It was like the blitz round of grocery games: my last trip to the craft store before the stay-at-home orders went into effect. Me flinging things into my cart IN CASE I would need them over the next two months. I justified it by “I’M GOING TO BE SO BORED” (clearly naïve and delusional) but none-the-less I came up with a few new items to test out. One random find was this Scorch Marker.
The Scorch Marker
This might be a good time to confess about my last wood burning project. Yep, I have all the tools. Yep, I tried them out. I designed a Halloween sign to burn into a wood plaque for a craft exchange task and it was the most tortuous DIY project I’ve done to date. I hated it. I suffered through hours of so-called, “wood burning” that only felt like I was searing my eyes, and we won’t discuss the cooking of my nostril hairs and frankly, all the effort resulted in a terrible excuse for a “gift.” Anna still has hers on display and I cringe every time I see it – but because she loves me, she appreciates the level of effort I put into it.
So all that to say that wood-burning projects are not high on my list of things to do again BUT – when I saw a scorch marker that didn’t require wood-burning tools, I was certainly intrigued albeit skeptical. It was a pricey “pen,” about $16, but if it worked, I really didn’t care.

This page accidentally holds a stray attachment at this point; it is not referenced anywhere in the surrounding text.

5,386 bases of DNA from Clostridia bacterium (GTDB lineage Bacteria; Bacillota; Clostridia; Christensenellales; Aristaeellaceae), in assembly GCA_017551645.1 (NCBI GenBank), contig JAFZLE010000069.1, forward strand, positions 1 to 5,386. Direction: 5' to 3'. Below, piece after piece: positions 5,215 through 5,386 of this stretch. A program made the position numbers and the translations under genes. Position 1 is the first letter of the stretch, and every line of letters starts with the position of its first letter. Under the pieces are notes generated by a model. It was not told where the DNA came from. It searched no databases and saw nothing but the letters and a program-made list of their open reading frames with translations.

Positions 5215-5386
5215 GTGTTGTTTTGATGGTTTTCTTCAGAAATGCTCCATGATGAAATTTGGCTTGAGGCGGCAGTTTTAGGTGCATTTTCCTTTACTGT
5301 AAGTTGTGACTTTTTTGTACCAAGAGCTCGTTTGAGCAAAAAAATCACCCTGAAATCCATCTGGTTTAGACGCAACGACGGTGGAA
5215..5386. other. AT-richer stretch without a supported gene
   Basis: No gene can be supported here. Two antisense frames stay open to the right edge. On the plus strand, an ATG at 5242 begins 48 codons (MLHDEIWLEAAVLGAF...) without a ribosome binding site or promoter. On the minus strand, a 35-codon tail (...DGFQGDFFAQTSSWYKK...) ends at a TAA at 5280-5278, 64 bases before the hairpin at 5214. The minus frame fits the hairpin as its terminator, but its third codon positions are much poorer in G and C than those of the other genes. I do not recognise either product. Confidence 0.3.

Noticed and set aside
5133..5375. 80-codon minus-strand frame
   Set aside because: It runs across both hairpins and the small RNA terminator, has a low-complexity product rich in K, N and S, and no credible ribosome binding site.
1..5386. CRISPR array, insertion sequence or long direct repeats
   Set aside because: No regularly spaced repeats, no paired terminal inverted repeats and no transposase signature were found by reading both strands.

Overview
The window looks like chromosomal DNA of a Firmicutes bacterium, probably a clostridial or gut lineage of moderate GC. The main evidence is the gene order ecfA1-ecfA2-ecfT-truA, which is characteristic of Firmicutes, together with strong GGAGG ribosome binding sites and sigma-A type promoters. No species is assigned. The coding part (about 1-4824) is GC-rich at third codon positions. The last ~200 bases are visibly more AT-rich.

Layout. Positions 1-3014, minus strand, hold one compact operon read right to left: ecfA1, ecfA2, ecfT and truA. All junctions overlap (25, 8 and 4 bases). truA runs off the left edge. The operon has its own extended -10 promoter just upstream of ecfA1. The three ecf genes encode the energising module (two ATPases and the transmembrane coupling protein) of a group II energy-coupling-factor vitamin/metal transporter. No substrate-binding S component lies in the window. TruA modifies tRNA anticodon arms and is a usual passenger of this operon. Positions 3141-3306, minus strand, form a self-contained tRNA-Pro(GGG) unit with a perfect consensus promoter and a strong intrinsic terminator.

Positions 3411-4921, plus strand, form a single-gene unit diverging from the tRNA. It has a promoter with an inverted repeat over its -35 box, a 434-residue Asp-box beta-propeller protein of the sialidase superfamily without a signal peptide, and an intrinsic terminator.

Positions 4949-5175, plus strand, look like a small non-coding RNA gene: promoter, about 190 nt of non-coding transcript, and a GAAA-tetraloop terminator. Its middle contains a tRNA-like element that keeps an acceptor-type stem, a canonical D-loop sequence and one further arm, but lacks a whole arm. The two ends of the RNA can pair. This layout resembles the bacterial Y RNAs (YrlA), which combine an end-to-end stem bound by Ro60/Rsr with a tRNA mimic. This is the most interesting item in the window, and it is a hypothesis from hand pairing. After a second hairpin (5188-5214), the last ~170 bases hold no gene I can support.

I tried out the Scorch Pen on three different wood surfaces and one chipboard, to varying degrees of success. Here are my experiments and my tried and true scorch marker review.
After this limited testing, I’d give the Pen a thumbs up. There were clear pros and cons to it, namely:
Pros of the Scorch Pen:
- SAFE – no hot tips
- Easy-to-use – it’s similar to a paint pen
- Easy to control – it has a chisel tip so if you’re great at lettering (I’m not), this may be the perfect pen for you!
- Cheaper than a wood-burning toolset
- Without effort, you can achieve a watercolor effect
Cons of the Scorch Pen:
- It’s a bit like drawing with invisible ink or embossing ink
- Unlike a “pen” you do have to treat your design with a heat gun or hairdryer
- It takes much longer than you would imagine for the “burn” effect to appear
- It doesn’t “etch” into the surface as wood tools do
- It works marginally well on dyed wood (beads or in my case, eggs) depending on the color of dye you’ve used and the effect you’re looking for
Would I use it again? Yes, I would but I’d plan out my design ahead of time and perhaps use a stencil. The wood-burning appeared much more pronounced on the unfinished block and the chipboard making me think I’d use this to personalize Christmas gift tags or any type of organic wood-burning projects.
What would you use a scorch pen for? Let’s share ideas!